The SF90’s plug-in-hybrid powertrain is unchanged from that of the SF90, which means a mid-mounted, twin-turbocharged 4.0-liter V8 (which alone makes 769 horsepower), supplemented by a trio of electric motors fed by a 7.9-kWh battery pack. One motor, located between the engine and the gearbox and making 157 horsepower, directly bolsters engine output, while two other 97-hp units each power one front wheel, giving the SF90 all-wheel drive as well as torque vectoring across the front axle. Total output stands at 986 horsepower, and the engine’s grunt is dispatched via Ferrari’s latest 8-speed DCT transmission.

Because the Spider’s roof stows where the engine-heat vents are in the Stradale, Ferrari engineers had to redesign the heat-management system for the powertrain. They introduced transverse louvers in the rear screen to exhaust engine heat. Compared to the coupe, the Spider also has a specially designed rear spoiler with both a fixed and a movable element, which allows it to either minimize drag or maximize downforce.

Impressively, the engine remains visible in the SF90 Spider even when the top is retracted. Ferrari designers also reworked the car’s B-pillars to seamlessly integrate the removable top. 

The Spider, like the SF90 Stradale, can be had with the optional Assetto Fiorano track pack, which includes Multimatic shock absorbers, a carbon-fiber rear spoiler, other lightweight carbon fiber and titanium elements that shave 46 pounds, ultra-sticky Michelin Pilot Sport Cup 2 tires, and, most critically, an available two-tone livery “that further underscores the car’s racing vocation.”

U.S. pricing has not been announced, but we’re told the Spider command a tariff about 10 percent more than the Stradale, currently $507,300. Besides a shopping bag full of money — or, perhaps, bitcoin — SF90 Spider buyers will also need a good bit of patience. U.S. deliveries aren’t set to begin until about a year from now, at the end of the third quarter 2021.

Spy photos reveal mystery Ferrari prototype

European spies caught a mystery Ferrari hypercar mule testing on public roads this week. This prototype, which is based on a LaFerrari, seems to indicate that Ferrari is working on a successor.

Though it may not seem like that long ago, it has been two years since Ferrari closed the books on the LaFerrari halo car with its run of open-top Aperta models. Though all LaFerrari models were said to be pre-sold, it technically remained in production through 2018. We have no reason to believe Ferrari is planning to produce continuation variants of the LaFerrari, which leads us to suspect that this is a powertrain mule for what might be a next-generation, range-topping hypercar. 

There are quite a few visible differences between the production LaFerrari and this mule, though some of them could be products of its extensive disguise. The front fascia appears to be different, with narrower side intakes and a missing winglet on the lower lip. The rear glass is smaller on this prototype too, stretching only about halfway to the end of the rear deck, with what appears to be an air intake sitting where the glass would have extended toward the tail. The intakes on the flanks also appear smaller than on the production LaFerrari.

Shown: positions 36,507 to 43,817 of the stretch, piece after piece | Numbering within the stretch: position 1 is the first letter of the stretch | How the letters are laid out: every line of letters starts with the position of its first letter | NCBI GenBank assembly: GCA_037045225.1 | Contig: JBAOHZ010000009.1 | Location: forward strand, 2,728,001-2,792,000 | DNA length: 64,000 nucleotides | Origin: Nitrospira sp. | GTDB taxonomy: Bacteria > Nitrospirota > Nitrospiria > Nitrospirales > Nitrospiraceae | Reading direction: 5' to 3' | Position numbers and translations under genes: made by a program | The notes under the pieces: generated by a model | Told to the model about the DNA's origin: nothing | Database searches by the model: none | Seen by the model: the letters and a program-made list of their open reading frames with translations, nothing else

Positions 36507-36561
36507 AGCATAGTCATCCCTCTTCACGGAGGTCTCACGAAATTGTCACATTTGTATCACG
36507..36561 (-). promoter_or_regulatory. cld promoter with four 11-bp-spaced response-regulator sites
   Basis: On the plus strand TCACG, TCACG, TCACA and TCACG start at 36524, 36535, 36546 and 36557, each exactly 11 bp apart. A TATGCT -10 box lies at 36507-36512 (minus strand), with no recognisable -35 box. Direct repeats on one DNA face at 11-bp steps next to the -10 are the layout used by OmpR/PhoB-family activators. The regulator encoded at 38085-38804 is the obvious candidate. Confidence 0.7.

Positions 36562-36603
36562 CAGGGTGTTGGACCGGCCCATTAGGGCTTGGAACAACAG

A few things can be pinned down as more than mere vinyl-induced hallucinations, including the conventional five-lug wheels (rather than the LaFerrari’s center-locks). The blue triangle aft of the driver’s side window indicates that this is an electrified model, which would point to this being yet another high-performance hybrid

It remains to be seen what Ferrari has in store for this early prototype, but a new hypercar introduction in 2022 or 2023 would match the company’s typical 10-year gap between halo car introductions, so we probably won’t have to wait too much longer to find out more. 

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Pagani builds the 100th and final Huayra Roadster

Pagani has remained relatively quiet in the past few years. It has steered clear of the horsepower and top speed races, but that doesn’t mean it hasn’t stayed busy. It published a video on its social media channels to announce it has built the 100th and final example of the Huayra Roadster three years after introducing the model.

The anonymous Hong Kong-based collector who will soon take delivery of the final Huayra Roadster explained he fell in love with the brand after seeing a C12 in a showroom. He added that he ordered his Roadster after unsuccessfully trying to buy a Huayra coupe, which is a relatively small problem to have in the grand scheme of things. And, an open-top hypercar with a screaming V12 engine isn’t terrible as far as consolation prizes go.

Like most Huayra buyers, the man worked directly with the company to customize his car.

“When I was shown the Mamba Black exposed carbon, that’s when I knew that I wanted this. It’s far richer in depth, and it really does look considerably different from the normal carbon fiber,” he explained. Pagani even designed a special fin for the rear end of the car. It’s inspired by the ones fitted to the Zonda Tricolore, and by a shark fin.

The owner played a role in designing the interior, too. Rather than keeping it all black, like the body, he requested yellow accents on the seats, on the door panels, and on the dashboard, and matte carbon fiber on the center console.

It doesn’t sound like the buyer requested any mechanical modifications, meaning power comes from a Mercedes-AMG-sourced 6.0-liter V12 that’s twin-turbocharged to 753 horsepower and 738 pound-feet of torque. Mounted behind the passenger compartment, the 12-cylinder spins the rear wheels via a seven-speed automated manual transmission. It’s 40% lighter than the dual-clutch transmission used in the Huayra coupe, Pagani explained.